Vatican City — Pope Francis and retired Pope Benedict XVI have both received first doses of a coronavirus vaccine as part of the Vatican's inoculation campaign, the city-state announced Jan. 14.
Official outlet Vatican News said Benedict, aged 93, had received his vaccine that morning at the Vatican's Mater Ecclesiae monastery, where the ex-pontiff lives. Argentinian newspaper La Nacion reported that Francis had received his vaccine a day earlier.
Francis has urged people across the world to receive a vaccine, even suggesting there is a moral obligation to do so as a way to protect yourself and others from contracting COVID-19.
"I believe that morally everyone must take the vaccine," the pontiff said in a Jan. 10 interview for Italy's TG5 news program. "It is the moral choice because it is about your life but also the lives of others."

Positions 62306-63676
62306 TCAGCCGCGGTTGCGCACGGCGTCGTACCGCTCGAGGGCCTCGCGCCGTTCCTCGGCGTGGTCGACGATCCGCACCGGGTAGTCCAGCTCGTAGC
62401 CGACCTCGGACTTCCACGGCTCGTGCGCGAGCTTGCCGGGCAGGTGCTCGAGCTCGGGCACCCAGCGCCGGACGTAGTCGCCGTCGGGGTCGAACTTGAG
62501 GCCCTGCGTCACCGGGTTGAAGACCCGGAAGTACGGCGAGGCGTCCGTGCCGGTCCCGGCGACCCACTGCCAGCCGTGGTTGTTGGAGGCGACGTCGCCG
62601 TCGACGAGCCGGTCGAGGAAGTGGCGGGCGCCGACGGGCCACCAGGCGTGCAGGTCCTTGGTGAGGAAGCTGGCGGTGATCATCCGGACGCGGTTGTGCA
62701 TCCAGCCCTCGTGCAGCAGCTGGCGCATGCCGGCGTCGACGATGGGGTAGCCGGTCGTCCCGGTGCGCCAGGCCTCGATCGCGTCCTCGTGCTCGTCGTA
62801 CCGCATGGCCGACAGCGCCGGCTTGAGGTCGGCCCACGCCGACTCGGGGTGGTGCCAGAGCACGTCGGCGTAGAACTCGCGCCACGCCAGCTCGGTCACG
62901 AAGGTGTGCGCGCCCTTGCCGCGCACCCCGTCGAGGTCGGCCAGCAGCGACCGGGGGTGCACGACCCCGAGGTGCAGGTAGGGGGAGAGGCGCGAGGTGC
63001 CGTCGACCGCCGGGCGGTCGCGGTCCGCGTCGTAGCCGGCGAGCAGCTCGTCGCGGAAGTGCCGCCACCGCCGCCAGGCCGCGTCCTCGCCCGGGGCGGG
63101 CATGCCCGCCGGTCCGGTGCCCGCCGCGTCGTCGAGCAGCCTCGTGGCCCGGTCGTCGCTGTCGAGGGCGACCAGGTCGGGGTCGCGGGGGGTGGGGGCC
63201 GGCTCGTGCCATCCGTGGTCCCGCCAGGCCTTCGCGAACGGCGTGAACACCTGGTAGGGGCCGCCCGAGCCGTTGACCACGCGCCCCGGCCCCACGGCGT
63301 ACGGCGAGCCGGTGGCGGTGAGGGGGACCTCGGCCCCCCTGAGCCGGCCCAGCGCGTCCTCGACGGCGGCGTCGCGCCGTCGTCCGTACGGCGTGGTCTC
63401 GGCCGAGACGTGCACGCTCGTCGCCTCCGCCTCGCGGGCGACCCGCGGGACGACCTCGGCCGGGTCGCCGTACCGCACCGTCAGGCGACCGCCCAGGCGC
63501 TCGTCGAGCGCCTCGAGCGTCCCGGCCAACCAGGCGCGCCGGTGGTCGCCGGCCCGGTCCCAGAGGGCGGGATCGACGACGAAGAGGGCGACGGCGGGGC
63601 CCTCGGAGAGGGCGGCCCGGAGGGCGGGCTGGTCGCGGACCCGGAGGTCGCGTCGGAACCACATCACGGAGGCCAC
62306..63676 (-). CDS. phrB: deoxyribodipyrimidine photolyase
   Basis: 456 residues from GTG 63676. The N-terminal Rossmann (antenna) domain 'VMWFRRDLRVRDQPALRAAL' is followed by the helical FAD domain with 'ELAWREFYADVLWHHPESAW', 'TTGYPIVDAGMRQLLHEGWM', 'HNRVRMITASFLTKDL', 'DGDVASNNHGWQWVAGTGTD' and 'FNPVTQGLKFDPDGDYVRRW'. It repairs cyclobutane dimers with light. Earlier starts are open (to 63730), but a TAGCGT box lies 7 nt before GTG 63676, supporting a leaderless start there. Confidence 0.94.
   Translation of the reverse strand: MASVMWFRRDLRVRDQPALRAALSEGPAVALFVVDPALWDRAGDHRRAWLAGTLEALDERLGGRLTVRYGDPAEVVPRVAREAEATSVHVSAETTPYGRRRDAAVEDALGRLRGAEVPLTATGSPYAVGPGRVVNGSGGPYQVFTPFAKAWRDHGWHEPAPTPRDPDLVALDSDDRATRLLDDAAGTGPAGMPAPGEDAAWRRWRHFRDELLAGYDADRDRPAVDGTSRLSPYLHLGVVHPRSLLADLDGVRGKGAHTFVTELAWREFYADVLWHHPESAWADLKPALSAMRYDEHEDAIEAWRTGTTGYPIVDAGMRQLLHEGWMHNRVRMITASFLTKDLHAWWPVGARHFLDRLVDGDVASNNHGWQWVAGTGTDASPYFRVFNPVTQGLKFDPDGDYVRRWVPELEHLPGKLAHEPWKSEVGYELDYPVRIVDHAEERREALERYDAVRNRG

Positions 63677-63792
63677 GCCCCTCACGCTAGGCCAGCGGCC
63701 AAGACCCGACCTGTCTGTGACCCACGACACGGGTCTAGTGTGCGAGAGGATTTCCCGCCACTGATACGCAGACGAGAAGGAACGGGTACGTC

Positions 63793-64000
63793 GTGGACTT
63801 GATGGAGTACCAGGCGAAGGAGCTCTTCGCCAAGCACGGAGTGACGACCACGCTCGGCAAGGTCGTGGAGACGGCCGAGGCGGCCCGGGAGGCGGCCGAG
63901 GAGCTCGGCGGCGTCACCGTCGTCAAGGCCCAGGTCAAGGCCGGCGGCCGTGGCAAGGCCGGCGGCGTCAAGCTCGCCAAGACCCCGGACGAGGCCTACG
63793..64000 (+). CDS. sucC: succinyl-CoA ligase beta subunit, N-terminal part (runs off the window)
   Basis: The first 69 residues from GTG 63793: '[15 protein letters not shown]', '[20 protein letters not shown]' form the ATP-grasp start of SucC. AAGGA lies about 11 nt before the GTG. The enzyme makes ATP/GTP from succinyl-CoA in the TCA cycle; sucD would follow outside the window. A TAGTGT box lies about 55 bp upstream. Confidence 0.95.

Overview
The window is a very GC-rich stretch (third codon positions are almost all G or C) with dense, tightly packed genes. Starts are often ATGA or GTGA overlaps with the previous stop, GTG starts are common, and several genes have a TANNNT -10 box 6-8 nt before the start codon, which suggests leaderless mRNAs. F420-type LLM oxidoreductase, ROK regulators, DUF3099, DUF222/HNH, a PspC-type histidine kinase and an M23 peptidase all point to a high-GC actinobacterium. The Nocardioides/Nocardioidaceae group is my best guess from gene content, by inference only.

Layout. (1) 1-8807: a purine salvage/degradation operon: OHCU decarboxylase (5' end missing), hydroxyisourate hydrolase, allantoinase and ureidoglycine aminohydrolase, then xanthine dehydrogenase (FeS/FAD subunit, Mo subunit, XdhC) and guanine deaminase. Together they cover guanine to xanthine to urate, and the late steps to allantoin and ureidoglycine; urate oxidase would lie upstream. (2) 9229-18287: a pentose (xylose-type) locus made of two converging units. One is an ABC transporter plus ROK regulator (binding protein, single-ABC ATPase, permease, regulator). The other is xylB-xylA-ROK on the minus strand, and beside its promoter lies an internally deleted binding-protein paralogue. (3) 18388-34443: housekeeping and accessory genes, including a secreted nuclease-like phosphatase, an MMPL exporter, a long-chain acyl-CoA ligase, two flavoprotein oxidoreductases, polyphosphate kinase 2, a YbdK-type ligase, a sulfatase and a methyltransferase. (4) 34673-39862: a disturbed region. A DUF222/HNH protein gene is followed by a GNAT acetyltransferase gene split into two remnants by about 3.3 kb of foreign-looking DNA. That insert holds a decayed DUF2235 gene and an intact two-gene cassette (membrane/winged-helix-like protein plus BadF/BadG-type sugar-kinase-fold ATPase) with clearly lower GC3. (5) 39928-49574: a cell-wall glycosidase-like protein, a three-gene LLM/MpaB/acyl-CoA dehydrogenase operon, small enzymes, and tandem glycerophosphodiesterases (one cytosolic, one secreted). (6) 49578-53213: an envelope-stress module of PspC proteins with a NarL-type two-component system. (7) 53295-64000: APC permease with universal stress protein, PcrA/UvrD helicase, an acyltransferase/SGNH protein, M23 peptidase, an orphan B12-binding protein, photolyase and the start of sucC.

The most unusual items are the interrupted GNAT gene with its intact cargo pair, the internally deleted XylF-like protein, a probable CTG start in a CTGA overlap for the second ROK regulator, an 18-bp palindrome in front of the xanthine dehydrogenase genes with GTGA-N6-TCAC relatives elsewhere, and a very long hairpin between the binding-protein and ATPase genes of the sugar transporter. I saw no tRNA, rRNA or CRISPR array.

The Vatican, which is a sovereign international entity separate from Italy, began its inoculation campaign Jan. 13. The director of the city-state's health service has said it will first offer the Pfizer/BioNTech vaccine, but may also use other products as they become available.
The Vatican has set up a small clinic to administer the vaccine inside the atrium of Paul VI Hall, a large auditorium space usually used for papal audiences. The city-state has promised to offer the vaccine to all of its residents, staff members and their families.
Italy began its own vaccination campaign Dec. 31. As of Jan. 14, the country had administered first doses to nearly 886,000 people, or about 1.5% of its population.